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This week I bake my first recipe from the “Sweet Pastries” chapter of A Baker’s Odyssey by Greg Patent. When introducing this chapter Greg says, ” Baking this collection of recipes is like taking a pastry course at a culinary school. After making all of them, you’ll be equipped to handle just about any pastry recipe that comes your way.”  Flicking through this chapter I come across Baklawa, Apple Strudel, Puff Pastry Squares with Lemon Buttercream and I know that this statement is not made lightly. Certainly within one chapter there is a world of pastries that I  look forward to making and eating with high anticipation! But I start with Date Babas. This recipe looks simple enough – pastry wrapped around a date filling – and it is simple but the taste! The flaky pastry with a hint of rosewater encase a filling of blended dates. As with the Kahk I made previously, this is a recipe of Greg’s childhood made by his Granny. As I have said before Granny was some cook! These are delicious! These will be a regular in my home.
Pay particular attention to how the pastry is made in the food processor which I have quoted directly from Greg’s recipe for the precision that is needed. I think this method results in a very flaky pastry because the butter is not over processed into the flour instead there a little bits of butter scattered through out the pastry. Perfect!
Date Babas
Makes 30 pastries
2 1/4 cups unbleached all-purpose flour, plus more for shaping 
1 tablespoon granulated sugar
1/2 teaspoon salt
 1 teaspoon baking powder
12 tablespoons (1 1/2 sticks or 170g) cold unsalted butter. cut into tablespoon-sized pieces
1/2 cup water
1 tablespoon rose water
1 pound (450g) pitted dates, check for pits
2 tablespoons (30g) unsalted butter, at room temperature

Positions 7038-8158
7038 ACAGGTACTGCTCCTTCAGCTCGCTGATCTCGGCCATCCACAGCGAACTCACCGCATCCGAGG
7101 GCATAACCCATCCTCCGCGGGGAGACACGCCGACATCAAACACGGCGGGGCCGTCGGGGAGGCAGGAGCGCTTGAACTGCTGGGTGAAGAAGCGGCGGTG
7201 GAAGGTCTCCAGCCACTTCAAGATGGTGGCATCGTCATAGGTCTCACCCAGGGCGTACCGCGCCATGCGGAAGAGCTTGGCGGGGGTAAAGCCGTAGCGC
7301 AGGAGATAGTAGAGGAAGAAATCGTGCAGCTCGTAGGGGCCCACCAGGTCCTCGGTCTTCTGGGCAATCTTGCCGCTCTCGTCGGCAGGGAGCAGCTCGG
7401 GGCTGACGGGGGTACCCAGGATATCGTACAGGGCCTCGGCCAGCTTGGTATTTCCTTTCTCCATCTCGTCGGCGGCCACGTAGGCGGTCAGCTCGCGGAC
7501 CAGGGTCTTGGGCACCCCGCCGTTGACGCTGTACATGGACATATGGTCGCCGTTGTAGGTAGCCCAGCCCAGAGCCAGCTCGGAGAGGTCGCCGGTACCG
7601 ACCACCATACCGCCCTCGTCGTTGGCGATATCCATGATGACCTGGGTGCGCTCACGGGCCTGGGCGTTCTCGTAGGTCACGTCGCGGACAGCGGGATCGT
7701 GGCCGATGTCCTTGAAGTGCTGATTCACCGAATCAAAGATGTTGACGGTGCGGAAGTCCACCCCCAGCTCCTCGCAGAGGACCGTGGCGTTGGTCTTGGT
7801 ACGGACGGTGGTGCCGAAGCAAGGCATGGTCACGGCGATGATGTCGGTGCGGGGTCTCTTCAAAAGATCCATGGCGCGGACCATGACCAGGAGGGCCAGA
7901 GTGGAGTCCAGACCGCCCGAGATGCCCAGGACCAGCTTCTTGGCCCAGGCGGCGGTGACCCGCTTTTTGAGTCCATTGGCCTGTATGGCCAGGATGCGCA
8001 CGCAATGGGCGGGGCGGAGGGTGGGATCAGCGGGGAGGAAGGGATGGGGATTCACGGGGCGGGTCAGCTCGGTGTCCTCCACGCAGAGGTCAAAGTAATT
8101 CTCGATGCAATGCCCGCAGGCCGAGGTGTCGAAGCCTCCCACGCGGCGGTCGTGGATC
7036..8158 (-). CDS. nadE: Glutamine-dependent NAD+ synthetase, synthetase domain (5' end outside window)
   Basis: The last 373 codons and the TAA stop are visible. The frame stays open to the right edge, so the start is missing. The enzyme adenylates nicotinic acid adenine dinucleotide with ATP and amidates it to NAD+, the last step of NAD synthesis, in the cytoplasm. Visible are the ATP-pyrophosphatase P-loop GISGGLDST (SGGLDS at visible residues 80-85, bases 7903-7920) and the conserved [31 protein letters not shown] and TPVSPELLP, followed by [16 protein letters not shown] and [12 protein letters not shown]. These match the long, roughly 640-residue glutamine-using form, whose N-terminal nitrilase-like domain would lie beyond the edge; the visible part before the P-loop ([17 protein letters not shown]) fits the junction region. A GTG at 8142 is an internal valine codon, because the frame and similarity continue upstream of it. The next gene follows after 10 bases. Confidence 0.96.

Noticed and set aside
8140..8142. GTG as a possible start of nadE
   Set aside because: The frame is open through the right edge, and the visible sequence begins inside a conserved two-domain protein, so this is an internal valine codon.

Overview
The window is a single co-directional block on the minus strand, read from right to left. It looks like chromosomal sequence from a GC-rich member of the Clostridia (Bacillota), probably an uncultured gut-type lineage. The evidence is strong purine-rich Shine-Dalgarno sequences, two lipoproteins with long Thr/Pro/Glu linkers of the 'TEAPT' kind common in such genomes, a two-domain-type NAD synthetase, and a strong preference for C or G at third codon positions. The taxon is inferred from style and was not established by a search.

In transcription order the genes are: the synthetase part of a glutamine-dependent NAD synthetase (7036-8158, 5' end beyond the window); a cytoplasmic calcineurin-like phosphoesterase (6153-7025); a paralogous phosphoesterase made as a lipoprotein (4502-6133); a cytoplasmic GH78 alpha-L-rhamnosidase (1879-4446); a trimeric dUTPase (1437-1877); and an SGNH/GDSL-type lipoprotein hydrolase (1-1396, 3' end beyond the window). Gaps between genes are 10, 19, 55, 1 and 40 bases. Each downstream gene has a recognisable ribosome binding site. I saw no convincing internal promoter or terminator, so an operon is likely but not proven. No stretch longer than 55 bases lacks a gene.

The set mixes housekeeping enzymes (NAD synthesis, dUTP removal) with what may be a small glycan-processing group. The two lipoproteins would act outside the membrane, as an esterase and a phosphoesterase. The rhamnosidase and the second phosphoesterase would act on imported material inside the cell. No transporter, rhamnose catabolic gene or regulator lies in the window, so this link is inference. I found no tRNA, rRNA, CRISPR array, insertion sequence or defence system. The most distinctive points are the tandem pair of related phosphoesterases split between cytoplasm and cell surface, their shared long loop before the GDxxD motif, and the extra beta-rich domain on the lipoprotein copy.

1 large egg. lightly beaten with 1 teaspoon water for egg wash
sesame seeds for sprinkling
Put the flour, sugar, salt and baking powder into the bowl of a food processor fitted with a metal blade and process for 5 seconds. Add the butter and pulse 5 or 6 times to begin cutting the butter into the flour. Combine the water with the rose water. As you pulse the machine rapidly, add the liquid to the dry ingredients in a steady stream, then pulse about 30 times until you have several large clumps of dough.  Remove the dough and knead the pieces together briefly. Wrap the dough in plastic  and refrigerate for 1 hour or over night.
Make the filling by first cleaning out the bowl of the food processor. Insert the blade add the dates and pulse several times until the dates are finely chopped. Add the butter and process to a paste.  Stop and scrap the sides of the bowl as necessary. Once pureed there may still remain a few small pieces of date but this is fine.  Divide the filling into 30 portions and roll each into a ball.

Line two baking trays with non stick paper and preheat the oven to 400F (200C).
Now to shape the babas, divide the dough into 30 equal portions and roll each into a ball. This dough is beautiful to work with but if you need add a little flour to your work surface or your hands.

Shape the dough ball into a cup extending up the sides to fit in a ball of filling. Wrap the dough up and around the filling complete encasing it.
Set the babas seam side down on the baking tray and flatten slightly with the palm of your hand. Continue with the remaining dough and filling. Brush with egg wash and sprinkle with sesame seeds before baking in the preheated oven for 20 to 25 minutes.

Cool on the baking sheet.

Babas keep well in an airtight container at room temperature for about 1 week – if they last that long!

Take a bite to reveal the rich filling of dates. The hint of rose water is barely detectable just enough to have the eater, (is there such a word?) wonder about the exotic flavour. 
These gorgeous morsels are a classic Iraqi cake and one bite will transport you on that magic carpet across the world.

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